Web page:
[Skip to Content]
Access to paid content on this site is currently suspended due to excessive activity being detected from your IP address 50.16.107.222. Please contact the publisher to request reinstatement.
[Skip to Content Landing]
Article
November 1977

Primary Care Medicine

Arch Intern Med. 1977;137(11):1501-1505. doi:10.1001/archinte.1977.03630230001001

This article is only available in the PDF format. Download the PDF to view the article, as well as its associated figures and tables.

Abstract

Physicians and nutrition  It's really the physician, not the dentist, who has the opportunity to initiate proper nutritional guidance during the critical early growth period of a child's jaw and teeth.So says Abraham E. Nizel, DMD, Tufts University, Boston. Addressing a nutrition symposium cosponsored by Children's Hospital Medical Center of Boston, Massachusetts Institute of Technology (MIT, Cambridge), and Johnson & Johnson, Dr Nizel noted that a dentist often doesn't see the child until the age of 3 and often not until the age of 7 years.Robert M. Suskind, MD, told the symposium audience that MIT's Department of Nutrition and Food Science and Children's Hospital have developed a joint training program in clinical nutrition to improve nutritional care, education, and research. He expressed the hope that physicians graduating from the program will, as "future professors of clinical nutrition, help develop nutrition as a pediatric subspecialty..."Harvey R. Colten, MD,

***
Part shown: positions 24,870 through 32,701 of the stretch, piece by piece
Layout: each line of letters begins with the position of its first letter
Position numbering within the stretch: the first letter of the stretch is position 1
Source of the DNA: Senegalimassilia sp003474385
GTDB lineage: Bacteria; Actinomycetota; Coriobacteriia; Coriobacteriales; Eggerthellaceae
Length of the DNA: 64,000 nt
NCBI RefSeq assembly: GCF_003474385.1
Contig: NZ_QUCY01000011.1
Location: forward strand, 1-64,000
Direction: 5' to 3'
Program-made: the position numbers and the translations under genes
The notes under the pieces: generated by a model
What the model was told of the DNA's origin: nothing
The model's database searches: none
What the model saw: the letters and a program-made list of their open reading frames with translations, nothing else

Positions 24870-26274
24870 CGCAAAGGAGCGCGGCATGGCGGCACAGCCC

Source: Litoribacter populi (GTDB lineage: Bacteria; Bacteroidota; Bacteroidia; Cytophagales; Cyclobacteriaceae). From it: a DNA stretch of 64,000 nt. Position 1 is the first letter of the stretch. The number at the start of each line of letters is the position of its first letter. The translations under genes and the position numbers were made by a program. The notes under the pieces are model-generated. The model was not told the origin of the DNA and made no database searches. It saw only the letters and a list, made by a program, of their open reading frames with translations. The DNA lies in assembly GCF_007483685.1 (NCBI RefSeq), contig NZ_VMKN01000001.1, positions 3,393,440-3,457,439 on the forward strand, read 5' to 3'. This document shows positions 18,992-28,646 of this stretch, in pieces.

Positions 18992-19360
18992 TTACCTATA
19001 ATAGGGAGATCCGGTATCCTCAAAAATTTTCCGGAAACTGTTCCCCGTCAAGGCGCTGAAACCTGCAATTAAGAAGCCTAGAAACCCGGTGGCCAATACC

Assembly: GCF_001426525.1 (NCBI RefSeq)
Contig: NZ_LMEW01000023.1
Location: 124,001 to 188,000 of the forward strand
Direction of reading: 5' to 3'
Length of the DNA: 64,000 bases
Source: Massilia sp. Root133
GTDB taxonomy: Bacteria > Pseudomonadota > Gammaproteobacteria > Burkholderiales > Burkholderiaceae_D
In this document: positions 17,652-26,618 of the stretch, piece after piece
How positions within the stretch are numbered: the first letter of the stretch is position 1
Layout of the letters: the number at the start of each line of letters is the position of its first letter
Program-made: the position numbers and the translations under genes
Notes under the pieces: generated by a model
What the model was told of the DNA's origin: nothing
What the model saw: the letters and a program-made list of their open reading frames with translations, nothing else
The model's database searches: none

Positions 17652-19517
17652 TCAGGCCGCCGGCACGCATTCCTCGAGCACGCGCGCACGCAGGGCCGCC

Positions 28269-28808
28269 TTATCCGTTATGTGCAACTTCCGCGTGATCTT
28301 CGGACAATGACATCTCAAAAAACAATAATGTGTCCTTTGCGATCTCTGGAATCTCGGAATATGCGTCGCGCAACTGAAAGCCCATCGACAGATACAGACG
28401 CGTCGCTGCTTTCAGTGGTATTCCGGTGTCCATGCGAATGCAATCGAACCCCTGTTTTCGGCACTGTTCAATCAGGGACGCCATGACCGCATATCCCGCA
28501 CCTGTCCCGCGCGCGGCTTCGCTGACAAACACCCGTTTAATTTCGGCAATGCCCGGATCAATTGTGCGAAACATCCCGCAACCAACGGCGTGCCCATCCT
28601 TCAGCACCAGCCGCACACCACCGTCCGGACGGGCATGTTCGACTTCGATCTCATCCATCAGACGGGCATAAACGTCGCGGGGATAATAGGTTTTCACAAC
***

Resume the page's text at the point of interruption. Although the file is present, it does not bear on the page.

First Page Preview View Large
First page PDF preview
First page PDF preview
×